Here’s How to Sleep Like a Baby After a C-Section

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Whether you planned to have a cesarean section or not, it’s crucial to understand how to take care of your body as it heals. Learning how to sleep after a C-section is a significant part of that. Your doctor may give you specific instructions to follow in the weeks after you leave the hospital, but you can also research the healing process to better understand what your body needs.

Check out these tips to learn everything you know about how to sleep after a C-section. You’ll feel more prepared for recovery and get back on your feet faster.

Why Do C-Sections Make Sleeping Difficult?

When surgeons make the first cut in a C-section procedure, they open layers of abdominal muscle and tissue before opening the uterus. It results in a multilayered incision that includes many frayed nerve endings.

You’ll feel your abdominal muscles aching from the surgery and post-op pain in your uterus. Sleeping requires using those abdominal muscles to lie down and shift in bed. Gravity also puts more strain on your midsection, affecting your uterus incision.

Why Sleep After a C-Section Promotes Healing

The sleep cycle is essential to your bodily functions and is especially important when recovering from a physical injury or medical procedure. During the various stages, the brain receives 4%-25% more blood flow than when you’re awake.

Increased blood flow during minimal consciousness allows your brain to focus on your body’s primary needs. The cellular activity and energy that would typically help you think, digest and stay awake during the day can divert to healing your C-section wound while you sleep.

What Is the Best Position to Sleep in After a C-Section?

Sleeping on your back is the best position for C-section recovery patients. It diverts any pressure from your incisions and relieves muscle tension elsewhere in the body.

Discuss the following sleep positions with your doctor to rest more comfortably if your doctor approves.

Recovery Sleeping Positions After a C-Section

These are the most common pain-relieving sleeping positions after a C-section. See if they make your nights more enjoyable and help you stay asleep.

1. Sleeping on Your Back

Doctors often recommend that C-section patients sleep on their back when they get home. It eliminates tension from common pressure points and puts your body in a neutral position.

Sitting straight up when rising in the morning could cause some discomfort. It’s best to roll onto your side and push yourself into a sitting position if you sleep on your back throughout the night.

2. Sleeping on an Incline

You can also sleep on your back while using pillows to keep yourself on an incline. It makes getting up and lying down more pain-free, so this is one of the more common sleeping positions after a C-section.

Using an extra pillow or two could help you sleep better, along with filling your bedroom with indoor plants that aid sleep cycles.

3. Sleeping on Your Side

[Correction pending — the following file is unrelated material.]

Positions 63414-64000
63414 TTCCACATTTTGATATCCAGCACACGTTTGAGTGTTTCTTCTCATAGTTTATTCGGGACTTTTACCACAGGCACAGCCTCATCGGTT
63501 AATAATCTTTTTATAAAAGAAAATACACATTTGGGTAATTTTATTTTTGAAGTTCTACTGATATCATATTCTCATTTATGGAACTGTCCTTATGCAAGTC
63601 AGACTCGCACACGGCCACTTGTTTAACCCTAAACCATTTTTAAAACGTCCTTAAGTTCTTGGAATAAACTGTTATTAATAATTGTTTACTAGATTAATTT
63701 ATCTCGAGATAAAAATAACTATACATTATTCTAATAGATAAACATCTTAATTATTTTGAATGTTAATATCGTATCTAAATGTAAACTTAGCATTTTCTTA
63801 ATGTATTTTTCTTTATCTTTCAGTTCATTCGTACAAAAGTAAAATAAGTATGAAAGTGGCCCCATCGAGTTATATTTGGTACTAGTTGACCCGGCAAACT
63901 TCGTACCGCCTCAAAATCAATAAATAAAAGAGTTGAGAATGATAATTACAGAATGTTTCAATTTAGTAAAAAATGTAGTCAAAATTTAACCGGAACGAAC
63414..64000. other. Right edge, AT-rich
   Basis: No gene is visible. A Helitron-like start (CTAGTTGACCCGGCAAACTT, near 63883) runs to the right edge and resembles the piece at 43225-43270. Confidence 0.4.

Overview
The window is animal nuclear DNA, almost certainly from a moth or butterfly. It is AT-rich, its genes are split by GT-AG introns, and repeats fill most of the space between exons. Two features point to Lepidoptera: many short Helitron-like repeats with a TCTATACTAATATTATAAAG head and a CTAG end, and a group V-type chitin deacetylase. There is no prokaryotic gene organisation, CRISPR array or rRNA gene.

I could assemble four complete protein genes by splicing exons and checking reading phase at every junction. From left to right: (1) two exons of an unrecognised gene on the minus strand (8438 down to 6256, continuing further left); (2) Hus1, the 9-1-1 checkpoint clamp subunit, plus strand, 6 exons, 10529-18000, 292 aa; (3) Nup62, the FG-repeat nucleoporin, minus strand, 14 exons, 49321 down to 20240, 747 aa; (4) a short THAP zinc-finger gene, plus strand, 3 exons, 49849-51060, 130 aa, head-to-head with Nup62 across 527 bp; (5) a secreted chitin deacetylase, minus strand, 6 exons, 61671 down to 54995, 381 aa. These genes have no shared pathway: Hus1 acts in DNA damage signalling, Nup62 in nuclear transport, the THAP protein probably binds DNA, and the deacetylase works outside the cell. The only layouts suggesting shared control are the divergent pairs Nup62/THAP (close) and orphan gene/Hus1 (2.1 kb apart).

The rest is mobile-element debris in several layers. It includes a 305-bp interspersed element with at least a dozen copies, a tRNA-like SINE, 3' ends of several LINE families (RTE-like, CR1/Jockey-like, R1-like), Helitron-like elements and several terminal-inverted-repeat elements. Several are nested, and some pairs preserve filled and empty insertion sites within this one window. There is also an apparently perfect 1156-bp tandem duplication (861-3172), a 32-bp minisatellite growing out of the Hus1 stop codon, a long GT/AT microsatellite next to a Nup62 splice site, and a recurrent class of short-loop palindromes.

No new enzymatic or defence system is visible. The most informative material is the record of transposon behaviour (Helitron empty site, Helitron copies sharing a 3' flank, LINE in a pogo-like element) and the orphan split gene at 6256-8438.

If you get home and discover that sleeping on your side isn’t too uncomfortable, you can remain in that position as you fall asleep. Lying on your side after a C-section diverts pressure from your incision, but you may need a body pillow to support your abdomen.

4. Sleeping in a Recliner

Many new parents fall asleep in recliners or rocking chairs while soothing their baby to sleep or breastfeeding. Don’t worry about moving to your bed when that happens. Sleeping at a gentle angle in a recliner stabilizes you as you rest and creates a safe incline for your abdomen.

If your recliner becomes your typical place to sleep each night, stock your nursery with food to help you stay asleep longer. When your baby drifts off, you could snack on peanut butter or drink chamomile tea to soothe your body and prepare for a night of rest.

When Can You Lay on Your Stomach After a C-Section?

Laying on an open or healing wound could delay your recovery, so most doctors advise waiting the entire six-week recovery period before sleeping on your stomach again. You’ll have minimal discomfort and little to no risk of opening your incision due to the pressure.

Is It OK to Sleep on Your Side After a C-Section?

Lying on your side after a C-section is almost always OK. It doesn’t strain your abdominal muscles, but you may need a body pillow or u-shaped cushion to support your incision if gravity affects it.

Sleeping Positions to Avoid After a C-Section

You shouldn’t sleep on your stomach while recovering from a C-section because it could tear the incision open. Most other sleeping positions after a C-section are safe during recovery.

It’s also good to discuss sleeping positions with your doctor. hey may recommend specific methods that best support your needs if there were unique circumstances surrounding your C-section or during your procedure.

How Can You Get a C-Section to Heal Faster?

Your C-section incision will heal faster if you get nightly rest, eat a healthy diet, rest during the day as much as possible and follow your doctor’s recommendations. Adding more anti-inflammatory foods may also support cellular healing by reducing inflammation around your incision.

What Helps With Healing After a C-Section?

Figuring out how to sleep after a C-section is one of the best ways to heal quickly. You can lay on your side or your back.

You can also support your recovery with nutritious foods, hydration and taking it easy. Straining your body with daily activities like household chores, errands or work puts additional tension on your abdominal muscles. Ask for help from family or friends to make your six-week recovery easy without getting behind on your daily responsibilities.

How Long Does It Take for a C-Section to Heal Inside?

A C-section takes four to six weeks to fully heal inside your body. The last two weeks are also when the wound closes externally.

What Causes a C-Section Not to Heal?

Putting too much strain or pressure on your C-section incision will prevent your full recovery. The abdominal and uterine muscles beneath your incision need to mend in addition to the open wound.

Gentle movements and proper sleeping positions are the best ways to ensure the healing continues in a timely manner.